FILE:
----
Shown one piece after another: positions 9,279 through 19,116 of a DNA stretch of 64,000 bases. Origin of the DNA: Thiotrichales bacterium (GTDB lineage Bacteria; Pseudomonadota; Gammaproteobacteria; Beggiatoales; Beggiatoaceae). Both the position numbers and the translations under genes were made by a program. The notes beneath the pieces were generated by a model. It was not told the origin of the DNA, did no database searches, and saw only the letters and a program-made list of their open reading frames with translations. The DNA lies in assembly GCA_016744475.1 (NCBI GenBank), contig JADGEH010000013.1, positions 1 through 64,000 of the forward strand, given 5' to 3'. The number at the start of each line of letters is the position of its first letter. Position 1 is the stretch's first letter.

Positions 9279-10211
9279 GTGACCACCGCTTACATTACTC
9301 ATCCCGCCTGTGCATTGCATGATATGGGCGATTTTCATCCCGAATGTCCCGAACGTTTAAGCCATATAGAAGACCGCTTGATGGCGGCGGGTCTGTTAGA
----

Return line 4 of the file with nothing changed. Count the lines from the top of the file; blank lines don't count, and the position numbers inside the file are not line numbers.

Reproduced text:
9301 ATCCCGCCTGTGCATTGCATGATATGGGCGATTTTCATCCCGAATGTCCCGAACGTTTAAGCCATATAGAAGACCGCTTGATGGCGGCGGGTCTGTTAGA